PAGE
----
Yes, I’m the kind of guy who sits there and obsesses about phrases. You should know this by now. Rather than trying to assemble them into some kind of logical, paragraph based format, I’m just going to list the phrases that I’ve been freaking out about the most lately. I will remind you that these are idiotic, inexplicable pet peeves and have no particular motivation or justification.
Sooner rather than later
Just say soon. Honestly, there is no reason to add “rather than later.” For crying out loud, sooner is ALWAYS rather than later. What is the alternative? Sooner AS WELL as later? You could still just say soon. Maybe, MAYBE, this phrase makes sense if you are indicating a preference, but it still doesn’t make sense to include “later” in the phrase, because, honestly, we all know what the alternative to sooner is. It isn’t like you’ll say, “The train schedule says it should be here around 2:12 PM. I hope it gets here sooner.” and have someone say, “Rather than what, chocolate? Tuna? AIDS? Because that’s in pretty poor taste.” No, just quit wasting words.
As the crow flies
When someone is either folksy or trying to be folksy, if you ask “How far is it to Bristol?”, they’ll say something along the lines of “50 miles, as the crow flies.” This is useful if you were, say, planning to fly a crow there. Generally, that’s not how I travel. And if it was, you wouldn’t hear me say, “How far to Bristol?” because I’d be too busy screaming, “GIANT CROWS, GIANT CROWS, FOR THE LOVE OF GOD, CALL THE AIR FORCE!” You are talking to a man leaning out the window of a sedan with a map in his hand. He isn’t interested in ornithological navigation. Either give him an answer that acknowledges the existence of roads or defer to someone who can do so.
Put your best foot forward
And then what? Just put it there? You know what you are doing when you just put your foot forward? Tripping someone. And really, you shouldn’t be using your best foot, because I know the last time someone tried to trip ME like that I stomped the heck out of that foot. You don’t want that sort of thing happening to your best foot, because depending on how bad your worst foot is, you might be left without a leg to stand on.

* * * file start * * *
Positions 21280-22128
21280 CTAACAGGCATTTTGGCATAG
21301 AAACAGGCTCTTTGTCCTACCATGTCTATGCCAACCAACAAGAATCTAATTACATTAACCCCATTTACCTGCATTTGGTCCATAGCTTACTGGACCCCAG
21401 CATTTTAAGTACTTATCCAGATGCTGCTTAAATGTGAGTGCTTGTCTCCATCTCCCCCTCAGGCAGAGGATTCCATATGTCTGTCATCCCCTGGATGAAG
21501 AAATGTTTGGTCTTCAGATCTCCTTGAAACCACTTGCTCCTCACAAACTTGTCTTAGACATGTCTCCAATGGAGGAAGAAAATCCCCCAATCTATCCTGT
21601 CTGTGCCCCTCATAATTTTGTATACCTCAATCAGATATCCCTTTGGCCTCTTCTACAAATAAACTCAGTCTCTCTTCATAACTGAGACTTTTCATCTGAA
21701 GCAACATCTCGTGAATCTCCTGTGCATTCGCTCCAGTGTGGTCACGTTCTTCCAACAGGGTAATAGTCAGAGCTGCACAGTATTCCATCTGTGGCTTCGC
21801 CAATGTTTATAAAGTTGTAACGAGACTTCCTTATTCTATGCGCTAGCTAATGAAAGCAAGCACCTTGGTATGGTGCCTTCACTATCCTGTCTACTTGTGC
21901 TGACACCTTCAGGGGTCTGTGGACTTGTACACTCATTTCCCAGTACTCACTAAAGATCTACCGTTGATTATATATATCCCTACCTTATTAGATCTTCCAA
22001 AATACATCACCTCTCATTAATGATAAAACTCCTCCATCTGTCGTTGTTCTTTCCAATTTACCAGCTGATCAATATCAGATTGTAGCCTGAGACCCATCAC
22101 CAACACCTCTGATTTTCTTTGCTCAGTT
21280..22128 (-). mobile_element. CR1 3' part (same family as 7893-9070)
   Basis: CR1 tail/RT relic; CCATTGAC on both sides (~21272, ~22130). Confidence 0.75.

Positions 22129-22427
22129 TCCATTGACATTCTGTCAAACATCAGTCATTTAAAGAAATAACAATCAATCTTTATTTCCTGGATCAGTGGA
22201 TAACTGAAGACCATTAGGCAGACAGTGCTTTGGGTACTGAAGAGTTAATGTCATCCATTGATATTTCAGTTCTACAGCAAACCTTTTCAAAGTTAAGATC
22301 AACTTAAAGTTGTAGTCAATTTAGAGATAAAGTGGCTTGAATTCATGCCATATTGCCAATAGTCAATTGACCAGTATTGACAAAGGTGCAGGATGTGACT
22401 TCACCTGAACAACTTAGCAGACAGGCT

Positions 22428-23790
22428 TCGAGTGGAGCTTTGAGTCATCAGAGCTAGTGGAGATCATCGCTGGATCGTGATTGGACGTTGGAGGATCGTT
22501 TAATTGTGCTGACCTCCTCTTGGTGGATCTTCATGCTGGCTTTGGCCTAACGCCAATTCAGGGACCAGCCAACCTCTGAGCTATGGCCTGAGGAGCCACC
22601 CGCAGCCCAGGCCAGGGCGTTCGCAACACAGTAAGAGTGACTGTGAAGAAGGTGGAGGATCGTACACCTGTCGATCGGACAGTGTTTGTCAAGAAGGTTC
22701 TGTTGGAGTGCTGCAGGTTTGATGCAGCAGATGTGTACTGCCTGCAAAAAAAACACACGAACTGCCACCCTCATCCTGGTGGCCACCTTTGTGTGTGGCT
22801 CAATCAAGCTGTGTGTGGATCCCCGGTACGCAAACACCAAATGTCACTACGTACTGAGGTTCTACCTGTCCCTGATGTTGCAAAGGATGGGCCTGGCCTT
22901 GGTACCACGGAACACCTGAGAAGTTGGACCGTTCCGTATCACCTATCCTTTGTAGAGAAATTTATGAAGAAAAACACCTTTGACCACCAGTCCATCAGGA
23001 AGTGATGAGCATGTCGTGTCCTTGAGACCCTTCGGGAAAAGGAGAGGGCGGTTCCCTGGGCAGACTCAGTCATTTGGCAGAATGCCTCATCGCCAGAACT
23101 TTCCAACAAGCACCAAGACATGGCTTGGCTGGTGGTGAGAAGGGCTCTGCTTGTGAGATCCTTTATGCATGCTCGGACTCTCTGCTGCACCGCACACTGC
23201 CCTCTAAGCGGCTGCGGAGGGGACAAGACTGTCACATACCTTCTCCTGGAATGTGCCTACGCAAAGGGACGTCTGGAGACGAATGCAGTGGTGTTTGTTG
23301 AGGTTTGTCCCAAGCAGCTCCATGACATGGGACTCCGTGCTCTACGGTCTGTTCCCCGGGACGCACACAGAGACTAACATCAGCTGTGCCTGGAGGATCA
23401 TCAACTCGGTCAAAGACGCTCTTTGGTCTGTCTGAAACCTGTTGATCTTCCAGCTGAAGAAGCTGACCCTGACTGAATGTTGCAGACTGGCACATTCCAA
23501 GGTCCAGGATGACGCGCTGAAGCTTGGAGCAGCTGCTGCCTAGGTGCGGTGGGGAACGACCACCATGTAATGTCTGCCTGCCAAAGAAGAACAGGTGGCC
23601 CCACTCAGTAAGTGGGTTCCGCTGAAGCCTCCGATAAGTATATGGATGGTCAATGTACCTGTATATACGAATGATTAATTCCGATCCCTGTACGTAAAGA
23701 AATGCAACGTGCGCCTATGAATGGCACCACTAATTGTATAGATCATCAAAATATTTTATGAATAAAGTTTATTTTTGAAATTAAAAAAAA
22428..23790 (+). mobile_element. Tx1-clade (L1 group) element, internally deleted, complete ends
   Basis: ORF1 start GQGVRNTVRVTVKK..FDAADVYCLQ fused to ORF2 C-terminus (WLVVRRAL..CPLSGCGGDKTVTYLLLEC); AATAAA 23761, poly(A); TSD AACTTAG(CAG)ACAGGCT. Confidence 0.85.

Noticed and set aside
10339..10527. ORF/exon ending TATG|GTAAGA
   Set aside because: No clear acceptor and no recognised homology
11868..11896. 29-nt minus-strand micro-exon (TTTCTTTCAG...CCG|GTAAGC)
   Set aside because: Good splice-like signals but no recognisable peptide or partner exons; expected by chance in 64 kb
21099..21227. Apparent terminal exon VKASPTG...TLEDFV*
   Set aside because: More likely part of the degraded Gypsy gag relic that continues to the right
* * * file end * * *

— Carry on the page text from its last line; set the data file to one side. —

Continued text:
Get our ducks in a row
You hear this in a business context, and that is absurd, because what you are saying is, “We’ve got a serious problem in this company. Disorderly ducks. I DEMAND SINGLE FILE FOWL!” Ducks don’t do anything useful when they are in a row, anyway. Get our ANTS in a row makes some sense, because they are usually going somewhere to do something constructive, like ruin a picnic. All ducks do after they line up is delay traffic, fall down storm drains, and get picked off by people with pellet guns at carnivals. Hardly desirable employee behavior.
We need to win this game
Not that the need to win games is in and of itself a bad thing. The problem I have is with how loosely “we” is applied these days. As far as I am concerned, there are only two situations where you can say “we” when discussing a team: You are actually a member of the team, or you are one of the group that the team represents. For sports, this rules out 99.9% of the usages of we that I hear on a daily basis. If you live in New York and you are a Yankees fan, fine, you can say “we.” If you are in New Jersey and are a Giants fan, I’ll let you slide since they are geographically Jersey representatives. If you live in New Jersey and you are a Cowboys fan, unless you are originally from Texas, to you the Cowboys are a They, not a We. I’m sorry, those are the rules. If you want to say We, move to Texas or join the team. The end.
Well, that’s about it for this round of language related fury. Join us next time as I freak out about the mannerisms of urban wildlife. STUPID PIDGEONS AND THEIR BOBBING HEADS! GAH!